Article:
“Human history must reflect the survival of a people – my people – who in the midst of legally sanctioned genocide still found the capacity to love, and to courageously fight for the inherent rights of all. My people did this without any promise that the world would disavow the brutal injustice perpetrated against us or act to repair the harm. My people did this believing the transformational power of love will set us all free.”
Rachel Talbot Ross comes from a long line of Black Mainers: nine generations. She grew up in Portland – Maine’s largest city, where her mother also grew up – in a family with three sisters. Although they enjoyed a comfortable working-class life style, they also endured many episodes of discrimination. Ross’s father Gerald “Jerry” Talbot sometimes struggled to keep his family housed, due to overt racism among Portland landlords. A long-time advocate for racial and economic equality, Gerald became the first Black member of the Maine legislature in 1972. (Read more about his many accomplishments for the people of Maine in his AWWT biography.) Forty-four years later, his daughter Rachel followed him into the Maine House – the first Black woman to serve there. And, in December 2022, she was elected Speaker of the Maine House – the first person of color to hold that position.
From a young age, Rachel was aware of her parents’ struggles against racism and their persistent civic and political involvement, to benefit the next generation. After going away to school – Wesleyan University and American University – Talbot returned to Portland, serving as the Director of Equal Opportunity and Multicultural Affairs for the City for twenty-one years. She resigned in 2015, following a local political controversy.
The next year, she defeated two other Democratic candidates in the primary election for a Maine House seat, assuring her a victory in the predominantly Democratic Portland district. During her third two-year term, she was elected to serve as the House assistant majority leader (another political first).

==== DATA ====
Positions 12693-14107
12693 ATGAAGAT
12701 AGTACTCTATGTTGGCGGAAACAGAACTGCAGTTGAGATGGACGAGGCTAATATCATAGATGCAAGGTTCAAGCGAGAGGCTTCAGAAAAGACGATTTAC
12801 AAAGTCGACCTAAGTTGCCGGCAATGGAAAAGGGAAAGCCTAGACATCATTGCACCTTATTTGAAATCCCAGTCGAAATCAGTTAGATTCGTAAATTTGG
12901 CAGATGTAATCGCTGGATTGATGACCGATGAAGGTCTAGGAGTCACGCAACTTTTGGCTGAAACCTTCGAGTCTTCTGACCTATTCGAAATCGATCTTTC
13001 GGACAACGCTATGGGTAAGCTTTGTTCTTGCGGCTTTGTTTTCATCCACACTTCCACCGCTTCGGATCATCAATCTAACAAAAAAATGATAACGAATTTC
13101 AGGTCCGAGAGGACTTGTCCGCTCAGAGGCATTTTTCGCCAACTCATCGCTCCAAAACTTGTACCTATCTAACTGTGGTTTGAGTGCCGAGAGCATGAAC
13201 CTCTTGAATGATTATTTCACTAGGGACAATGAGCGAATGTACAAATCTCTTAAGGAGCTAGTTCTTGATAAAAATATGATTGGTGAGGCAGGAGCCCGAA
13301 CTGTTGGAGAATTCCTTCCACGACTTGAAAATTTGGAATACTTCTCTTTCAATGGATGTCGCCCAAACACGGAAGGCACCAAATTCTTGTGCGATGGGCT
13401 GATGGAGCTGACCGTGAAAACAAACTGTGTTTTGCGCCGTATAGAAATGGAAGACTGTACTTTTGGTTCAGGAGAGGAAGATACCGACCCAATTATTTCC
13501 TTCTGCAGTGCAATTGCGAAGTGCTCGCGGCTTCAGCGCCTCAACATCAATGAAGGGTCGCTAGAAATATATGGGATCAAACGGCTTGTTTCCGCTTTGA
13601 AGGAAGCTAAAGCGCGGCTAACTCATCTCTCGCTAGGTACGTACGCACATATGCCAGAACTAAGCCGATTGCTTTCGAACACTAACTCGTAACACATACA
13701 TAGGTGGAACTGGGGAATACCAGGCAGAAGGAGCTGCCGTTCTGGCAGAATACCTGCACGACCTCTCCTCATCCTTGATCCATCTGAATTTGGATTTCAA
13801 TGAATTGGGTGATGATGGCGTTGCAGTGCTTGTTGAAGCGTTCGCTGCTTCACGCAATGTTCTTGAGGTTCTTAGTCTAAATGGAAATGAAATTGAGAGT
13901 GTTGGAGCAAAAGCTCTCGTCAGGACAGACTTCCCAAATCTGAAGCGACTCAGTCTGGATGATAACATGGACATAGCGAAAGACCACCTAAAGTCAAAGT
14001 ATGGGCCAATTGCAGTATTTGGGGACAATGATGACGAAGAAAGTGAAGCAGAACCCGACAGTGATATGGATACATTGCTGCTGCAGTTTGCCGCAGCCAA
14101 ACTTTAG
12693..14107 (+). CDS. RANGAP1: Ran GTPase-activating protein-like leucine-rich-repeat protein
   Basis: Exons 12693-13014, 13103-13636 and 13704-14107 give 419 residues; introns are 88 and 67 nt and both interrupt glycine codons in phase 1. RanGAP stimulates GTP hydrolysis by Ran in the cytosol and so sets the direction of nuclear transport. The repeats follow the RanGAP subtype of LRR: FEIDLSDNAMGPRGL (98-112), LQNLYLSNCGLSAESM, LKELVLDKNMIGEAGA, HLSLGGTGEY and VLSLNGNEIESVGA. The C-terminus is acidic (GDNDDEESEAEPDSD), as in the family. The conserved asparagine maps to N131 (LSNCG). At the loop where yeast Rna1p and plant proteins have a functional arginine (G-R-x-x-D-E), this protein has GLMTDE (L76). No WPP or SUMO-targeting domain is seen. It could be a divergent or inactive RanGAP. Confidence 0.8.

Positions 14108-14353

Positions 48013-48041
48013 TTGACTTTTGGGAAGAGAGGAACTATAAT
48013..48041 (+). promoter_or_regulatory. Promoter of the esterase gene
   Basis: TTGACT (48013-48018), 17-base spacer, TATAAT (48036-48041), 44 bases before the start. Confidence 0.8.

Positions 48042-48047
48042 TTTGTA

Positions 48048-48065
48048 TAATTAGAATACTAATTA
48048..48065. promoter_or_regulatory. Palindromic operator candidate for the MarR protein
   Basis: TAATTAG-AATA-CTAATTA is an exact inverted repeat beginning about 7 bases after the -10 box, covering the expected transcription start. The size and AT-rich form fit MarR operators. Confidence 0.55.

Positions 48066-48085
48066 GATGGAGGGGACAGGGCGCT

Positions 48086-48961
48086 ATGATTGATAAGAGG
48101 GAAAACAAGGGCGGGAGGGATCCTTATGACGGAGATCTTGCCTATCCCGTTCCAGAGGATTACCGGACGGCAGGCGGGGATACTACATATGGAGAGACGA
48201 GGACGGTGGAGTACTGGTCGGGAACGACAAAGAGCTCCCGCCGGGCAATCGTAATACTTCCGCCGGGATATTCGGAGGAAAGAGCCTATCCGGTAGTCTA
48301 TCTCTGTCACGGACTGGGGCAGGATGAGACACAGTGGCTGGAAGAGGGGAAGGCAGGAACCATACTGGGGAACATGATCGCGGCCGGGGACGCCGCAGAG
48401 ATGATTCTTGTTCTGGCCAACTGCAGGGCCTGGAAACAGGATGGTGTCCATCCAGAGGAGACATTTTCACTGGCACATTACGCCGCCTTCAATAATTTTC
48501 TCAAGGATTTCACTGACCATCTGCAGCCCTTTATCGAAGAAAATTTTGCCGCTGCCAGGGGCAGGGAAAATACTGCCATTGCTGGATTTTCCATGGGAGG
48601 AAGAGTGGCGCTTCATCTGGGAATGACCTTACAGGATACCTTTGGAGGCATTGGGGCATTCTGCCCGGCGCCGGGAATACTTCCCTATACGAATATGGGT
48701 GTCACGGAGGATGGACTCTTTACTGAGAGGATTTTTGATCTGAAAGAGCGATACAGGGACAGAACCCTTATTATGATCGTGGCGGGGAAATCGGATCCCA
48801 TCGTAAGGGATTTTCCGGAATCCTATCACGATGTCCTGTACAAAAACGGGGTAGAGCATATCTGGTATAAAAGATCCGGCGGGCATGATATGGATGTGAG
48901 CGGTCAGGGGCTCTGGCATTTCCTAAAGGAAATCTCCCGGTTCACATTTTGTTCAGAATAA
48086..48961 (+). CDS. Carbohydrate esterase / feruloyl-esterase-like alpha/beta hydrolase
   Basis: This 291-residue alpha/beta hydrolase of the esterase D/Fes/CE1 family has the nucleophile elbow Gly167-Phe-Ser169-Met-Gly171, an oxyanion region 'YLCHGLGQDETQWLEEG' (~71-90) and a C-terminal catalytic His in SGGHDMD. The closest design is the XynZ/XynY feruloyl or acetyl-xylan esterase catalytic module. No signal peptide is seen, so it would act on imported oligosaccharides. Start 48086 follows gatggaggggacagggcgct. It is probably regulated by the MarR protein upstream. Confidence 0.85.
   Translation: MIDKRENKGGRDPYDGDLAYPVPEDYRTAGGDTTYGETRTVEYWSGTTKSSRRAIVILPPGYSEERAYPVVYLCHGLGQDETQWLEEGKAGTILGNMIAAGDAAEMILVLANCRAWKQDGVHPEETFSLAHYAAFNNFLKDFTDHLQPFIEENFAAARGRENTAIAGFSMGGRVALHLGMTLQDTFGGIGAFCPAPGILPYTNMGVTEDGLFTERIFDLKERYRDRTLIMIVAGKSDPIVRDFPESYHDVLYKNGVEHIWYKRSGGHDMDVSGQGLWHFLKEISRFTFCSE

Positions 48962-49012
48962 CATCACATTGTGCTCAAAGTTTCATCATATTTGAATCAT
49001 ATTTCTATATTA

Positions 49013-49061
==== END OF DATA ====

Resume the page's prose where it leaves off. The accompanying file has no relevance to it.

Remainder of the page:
Even before ascending to the top leadership positions, Talbot Ross made her mark in Maine’s State House, serving on key committees: Judiciary, Health & Human Services, and Criminal Justice & Public Safety. She also serves on the Maine State Advisory Committee for the U.S. Commission on Civil Rights and is chair of the Permanent Commission on the Status of Racial, Indigenous and Maine Tribal Population. In 2021, her bill “LD #2: An Act To Require the Inclusion of Racial Impact Statements in the Legislative Process,” was passed – the eighth state to enact similar requirements. Outside of her legislative role, Ross Talbot has served as president of the Portland branch of the NAACP, helped direct the Maine Freedom Trails project, and co-founded, with Portland city councilor Pious Ali, the Martin Luther King Jr. Fellows program – a youth-led racial justice program for Portland high school students of color.
Perhaps Talbot Ross is best known for her controversial but unapologetic work as a “prison abolitionist.” She firmly believes that by re-investing resources in “upstream” services, to support those who are impoverished and those who struggle with mental illness and substance addiction, we could drastically reduce, if not eliminate, the state’s prison system.
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